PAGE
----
For the half-year to 31 December 2014, the IPKat's regular team is supplemented by contributions from guest bloggers Rebecca Gulbul, Lucas Michels and Marie-Andrée Weiss.

Regular round-ups of the previous week's blogposts are kindly compiled by Alberto Bellan.

Tuesday, 10 December 2013

Cut and run: avoiding categorisation and commonplace ideas in the medium of papercutting

Dorothea Thompson
Can you infringe copyright in a papercut? Apparently the answer is yes, as Katfriend and young IP enthusiast Dorothea Thompson (Davenport Lyons) explains:

"A well-placed paper cut can be one of the more painful occupational hazards of the office-dwelling IP practitioner [but also cats, explains Merpel]. But in the field of artistic works and copyright infringement, the effects of papercuts run deeper, as is apparent in the recent decision of the High Court of Justice of England and Wales in Taylor v Maguire, in a case for copyright infringement in works produced by the method of papercutting

The Claimant exhibits and sells her original artistic works under the name Folk Paper Art, including via a blog, Facebook page, and British crafting website Folksy. The Defendant produces papercut works with her teenage daughter. It was asserted that the seven works in question in this case were produced for the daughter's GCSE art portfolio, for personal enjoyment, and/or sold via craft fairs, as well as displayed on Facebook.
  
In her judgment of 3 December, District Judge Clarke helpfully set out the law in detail, in order to "assist the unrepresented Defendant, who did not attend the hearing, in understanding it". Two points of interest stand out:

(1) the lack of determination regarding the type of artistic work in question; and
(2) the lack of assessment of features 'commonplace' in current papercut works.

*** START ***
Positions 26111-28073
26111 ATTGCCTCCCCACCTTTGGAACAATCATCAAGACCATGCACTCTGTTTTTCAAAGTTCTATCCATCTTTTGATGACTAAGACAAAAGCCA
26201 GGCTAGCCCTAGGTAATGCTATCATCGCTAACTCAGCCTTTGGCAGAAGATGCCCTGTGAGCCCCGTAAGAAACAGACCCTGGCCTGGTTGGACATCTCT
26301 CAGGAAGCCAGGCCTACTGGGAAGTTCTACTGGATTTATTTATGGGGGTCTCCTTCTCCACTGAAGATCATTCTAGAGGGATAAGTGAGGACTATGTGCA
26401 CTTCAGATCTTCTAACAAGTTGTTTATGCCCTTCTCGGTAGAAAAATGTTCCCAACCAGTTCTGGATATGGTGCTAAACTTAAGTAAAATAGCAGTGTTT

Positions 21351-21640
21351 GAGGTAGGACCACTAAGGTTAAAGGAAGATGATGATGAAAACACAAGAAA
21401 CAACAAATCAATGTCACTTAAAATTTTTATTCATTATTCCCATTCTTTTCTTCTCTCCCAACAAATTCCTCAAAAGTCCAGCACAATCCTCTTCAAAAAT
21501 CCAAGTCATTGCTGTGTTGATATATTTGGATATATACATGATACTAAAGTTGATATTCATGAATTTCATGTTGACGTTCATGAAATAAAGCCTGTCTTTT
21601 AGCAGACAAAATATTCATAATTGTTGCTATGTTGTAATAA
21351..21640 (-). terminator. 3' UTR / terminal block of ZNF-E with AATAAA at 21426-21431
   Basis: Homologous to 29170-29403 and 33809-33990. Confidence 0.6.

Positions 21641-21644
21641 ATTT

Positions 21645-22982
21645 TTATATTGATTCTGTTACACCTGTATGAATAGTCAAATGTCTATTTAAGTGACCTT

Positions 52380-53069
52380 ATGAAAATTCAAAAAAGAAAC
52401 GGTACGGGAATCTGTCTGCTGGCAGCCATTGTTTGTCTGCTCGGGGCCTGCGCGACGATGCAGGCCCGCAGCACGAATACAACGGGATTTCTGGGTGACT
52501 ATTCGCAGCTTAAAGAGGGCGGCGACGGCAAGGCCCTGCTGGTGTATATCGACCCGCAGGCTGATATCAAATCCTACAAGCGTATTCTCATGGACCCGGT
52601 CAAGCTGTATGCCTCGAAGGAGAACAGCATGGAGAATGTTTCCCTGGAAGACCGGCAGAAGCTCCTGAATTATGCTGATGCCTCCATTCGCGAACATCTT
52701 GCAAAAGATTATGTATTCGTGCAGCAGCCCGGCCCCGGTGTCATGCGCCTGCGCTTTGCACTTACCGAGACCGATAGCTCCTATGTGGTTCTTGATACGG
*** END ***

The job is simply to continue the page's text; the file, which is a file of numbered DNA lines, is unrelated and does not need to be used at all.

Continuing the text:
Lack of determination regarding the type of artistic work in question

DJ Clarke [hold on a second, IP hipsters: DJ stands for “District Judge”, not a cool disc-jockey you have not yet heard of] did not decide whether the works were drawings or graphic works – and said she did not need to make the distinction. It may appear obvious that a papercut, as an item of aesthetic appeal, falls under the general header of 'artistic work' - but this sounds dangerously like the “you know it when you see it” ‘elephant test’ condemned by the Supreme Court in 2011 in Lucasfilm v Ainsworth

In papercutting, the end result is produced by the contrasting effect of selective cut-outs, somewhat akin to woodcuts, or engravings.  However, the design is often drawn out first; all of the papercuts in the case were hand drawn before being hand cut (cf digital design and laser cutting, popular for example in fashion and homewares).

It seems right, therefore, that the papercuts in this case were viewed as graphic works, namely drawings.

But why was the judge reticent to label them? Why does it even matter?
 
In short - if a papercut was deemed to not fall within any of the categories of works listed in the CDPA 1988, the entire medium could effectively be excluded from copyright protection.  This seems somewhat unlikely/preposterous - but reflects the reality of the UK’s closed-list system, highlighting the difficulties in stretching the semantics of fixed labels to fit the rather less limited potential of the creative imagination. 

This is not of course the first time that the courts have wrestled with qualifying works. In the (in)famous case of Creation Records, the arrangement of a scene for a staged photograph (an Oasis album cover) was held not copyright-protected: it was neither a sculpture nor a collage.  Equally famously (and likewise enjoyed by IP students nationwide), Lucasfilm affirmed that a Star Wars helmet was not an artistic work: neither sculpture, nor artistic craftsmanship (neatly summarised, in its various Episodes, here). 

At European level, in 2011 the Third Chamber of the CJEU in Bezpečnostní softwarová asociace –Svaz softwarové ochrany v Ministerstvo kultury [also known as the BSA case, on which see here], held that a graphic user interface was not a computer program, and can be protected by copyright if it is its authors own intellectual creation – avoiding the problematic question of protectable works altogether.

These cases question whether, if the purpose of the closed-list is the holy grail of legal certainty, why judges are unwilling to slot works into the fixed categories? Is it simply that they are unable to? Such judgments can lead practitioners into the murky depths of peripheral rights, breach of confidence and the like - good for legal creativity, but uncertain for creators (and future claimants).